The 5 & 6 Will. 4, c. 62, s. 12, substitutes a declaration in lieu of the affidavit above mentioned ; and sect. 21 enacts that any person " who shall wilfully and corruptly make and subscribe " any declaration substituted for an oath by that statute, “knowing the same to be untrue in any material particular, shall be deerned guilty of a unisdemeanor."

JOHN

REG. the evidence which he was prepared to offer in support of the case.

The defendant had pledged certain articles to a pawnbroker at BROWNING Stroud, for which he received a memorandum or duplicate, and had

subsequently gone to him and stated that he had lost the ticket or Pawnbrokers duplicate. The pawnbroker told him he must make a declaration

Act-
Evidence of the loss before a magistrate, and for that purpose handed the

prisoner a copy of the ticket, and a form to be filled up, according
to the provisions of the 39 & 40 Geo. 3, c. 99. The defendant
took the form and paid for it, saying he would go to a magistrate.
He returned the same day with the form properly filled up, and
with his name and that of Mr. Hallewell attached. Upon his pre-
senting it, the pawnbroker gave him the articles pledged; another
person afterwards applied for the things with the original duplicate,
when it appeared that the prisoner had sold that duplicate in a
public-house on the day that he produced the declaration and ob-
tained the second in lieu of it. The magistrate was not in attendance
to prove the fact of the declaration having been made by the de-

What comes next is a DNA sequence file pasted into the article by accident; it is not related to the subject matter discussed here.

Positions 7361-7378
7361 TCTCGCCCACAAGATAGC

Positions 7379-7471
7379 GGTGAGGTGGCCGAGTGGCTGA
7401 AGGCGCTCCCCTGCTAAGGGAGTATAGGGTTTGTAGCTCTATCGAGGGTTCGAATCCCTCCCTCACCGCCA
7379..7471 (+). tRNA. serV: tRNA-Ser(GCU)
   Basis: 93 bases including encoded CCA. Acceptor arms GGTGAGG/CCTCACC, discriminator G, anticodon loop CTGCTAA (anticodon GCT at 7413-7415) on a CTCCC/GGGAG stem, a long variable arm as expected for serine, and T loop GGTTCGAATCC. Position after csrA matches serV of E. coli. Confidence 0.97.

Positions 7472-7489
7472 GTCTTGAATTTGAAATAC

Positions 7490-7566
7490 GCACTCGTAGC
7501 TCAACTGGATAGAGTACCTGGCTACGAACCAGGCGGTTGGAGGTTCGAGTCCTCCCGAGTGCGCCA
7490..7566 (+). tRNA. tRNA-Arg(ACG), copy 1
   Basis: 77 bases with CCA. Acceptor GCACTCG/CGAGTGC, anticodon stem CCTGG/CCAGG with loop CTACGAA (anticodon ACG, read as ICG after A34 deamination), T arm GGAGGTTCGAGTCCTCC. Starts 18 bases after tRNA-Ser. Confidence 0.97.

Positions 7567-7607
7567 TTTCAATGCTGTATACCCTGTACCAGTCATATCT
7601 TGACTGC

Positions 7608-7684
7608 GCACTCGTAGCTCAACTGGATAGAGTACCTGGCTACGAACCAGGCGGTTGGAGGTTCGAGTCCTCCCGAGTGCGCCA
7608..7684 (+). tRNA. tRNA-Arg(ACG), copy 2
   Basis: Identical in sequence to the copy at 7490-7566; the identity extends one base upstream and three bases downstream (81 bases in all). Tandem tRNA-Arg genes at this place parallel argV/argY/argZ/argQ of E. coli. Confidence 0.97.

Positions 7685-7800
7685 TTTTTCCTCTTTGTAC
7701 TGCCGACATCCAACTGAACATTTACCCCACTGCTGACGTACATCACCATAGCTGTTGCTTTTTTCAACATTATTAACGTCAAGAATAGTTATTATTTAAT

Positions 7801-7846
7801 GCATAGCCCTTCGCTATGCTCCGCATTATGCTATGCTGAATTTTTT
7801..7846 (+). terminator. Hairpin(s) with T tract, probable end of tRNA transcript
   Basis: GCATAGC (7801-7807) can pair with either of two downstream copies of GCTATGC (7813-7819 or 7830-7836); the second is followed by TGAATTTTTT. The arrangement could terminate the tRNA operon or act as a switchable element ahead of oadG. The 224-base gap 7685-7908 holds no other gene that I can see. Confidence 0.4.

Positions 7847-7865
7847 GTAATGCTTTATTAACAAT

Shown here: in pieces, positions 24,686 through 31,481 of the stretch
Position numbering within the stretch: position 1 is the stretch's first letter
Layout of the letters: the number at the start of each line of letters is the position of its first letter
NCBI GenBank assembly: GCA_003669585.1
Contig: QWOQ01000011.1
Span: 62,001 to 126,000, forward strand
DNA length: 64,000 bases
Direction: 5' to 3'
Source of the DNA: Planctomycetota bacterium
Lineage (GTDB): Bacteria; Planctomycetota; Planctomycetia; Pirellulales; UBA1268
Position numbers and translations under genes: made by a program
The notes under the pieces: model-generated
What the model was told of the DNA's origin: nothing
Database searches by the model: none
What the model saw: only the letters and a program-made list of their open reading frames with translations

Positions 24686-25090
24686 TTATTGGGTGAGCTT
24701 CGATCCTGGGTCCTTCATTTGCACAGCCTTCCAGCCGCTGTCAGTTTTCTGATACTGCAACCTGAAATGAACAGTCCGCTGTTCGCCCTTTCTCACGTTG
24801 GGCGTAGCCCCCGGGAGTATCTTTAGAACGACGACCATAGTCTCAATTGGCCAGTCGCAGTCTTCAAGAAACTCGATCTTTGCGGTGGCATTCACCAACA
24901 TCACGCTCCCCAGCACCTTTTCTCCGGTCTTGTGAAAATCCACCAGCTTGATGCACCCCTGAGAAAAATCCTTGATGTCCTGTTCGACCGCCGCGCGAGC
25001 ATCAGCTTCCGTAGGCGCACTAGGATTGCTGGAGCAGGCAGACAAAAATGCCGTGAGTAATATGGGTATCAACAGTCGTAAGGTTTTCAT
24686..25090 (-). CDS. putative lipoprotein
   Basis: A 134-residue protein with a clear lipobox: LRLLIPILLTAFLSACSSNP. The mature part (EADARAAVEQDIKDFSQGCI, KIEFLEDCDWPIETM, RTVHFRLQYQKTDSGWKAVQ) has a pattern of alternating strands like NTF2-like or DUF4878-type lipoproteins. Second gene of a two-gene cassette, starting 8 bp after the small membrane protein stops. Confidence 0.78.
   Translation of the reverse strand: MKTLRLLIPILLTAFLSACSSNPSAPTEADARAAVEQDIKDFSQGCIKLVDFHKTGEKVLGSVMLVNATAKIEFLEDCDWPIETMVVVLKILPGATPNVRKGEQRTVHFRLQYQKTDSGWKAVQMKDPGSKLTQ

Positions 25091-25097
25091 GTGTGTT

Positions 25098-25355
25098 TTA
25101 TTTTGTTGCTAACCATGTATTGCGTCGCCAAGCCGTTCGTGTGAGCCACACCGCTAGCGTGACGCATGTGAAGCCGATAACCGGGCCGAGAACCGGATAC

fendant; the fact being that he had no recollection of the circum-
stance one way or the other. The pawnbroker, however, identified
the declaration, and a witness was present to prove the sale and
transfer of the ticket in the public-house, as alleged.

PLATT, B.-As regards the proof of the declaration having been made by the defendant, I think there may be sufficient evidence to support the indictment, if you can bring home to him a knowledge of the contents; but I am of opinion that the falsity of that declaration must be proved by the oaths of at least two witnesses, as in a case of perjury, otherwise there would be merely oath against oath. I understand that there is only one witness to prove this part of the case, and therefore I think the prosecution cannot be supported.

No evidence was offered, and the defendant was acquitted.

[There can be no doubt as to the correctness of the learned baron's ruling on the last point, but the very analogy of the proof in a charge of perjury leads to the inference that the fact of the declaration having been made must be proved with the same strictness as in an indictment for perjury. The making a false declaration is made a misdemeanor by the act of Parliament, which substitutes a declaration in lieu of the oath in this and certain other cases ; and it could never be contended that an indictment for perjury could be sustained by evidence of the above description.-J. E. D.]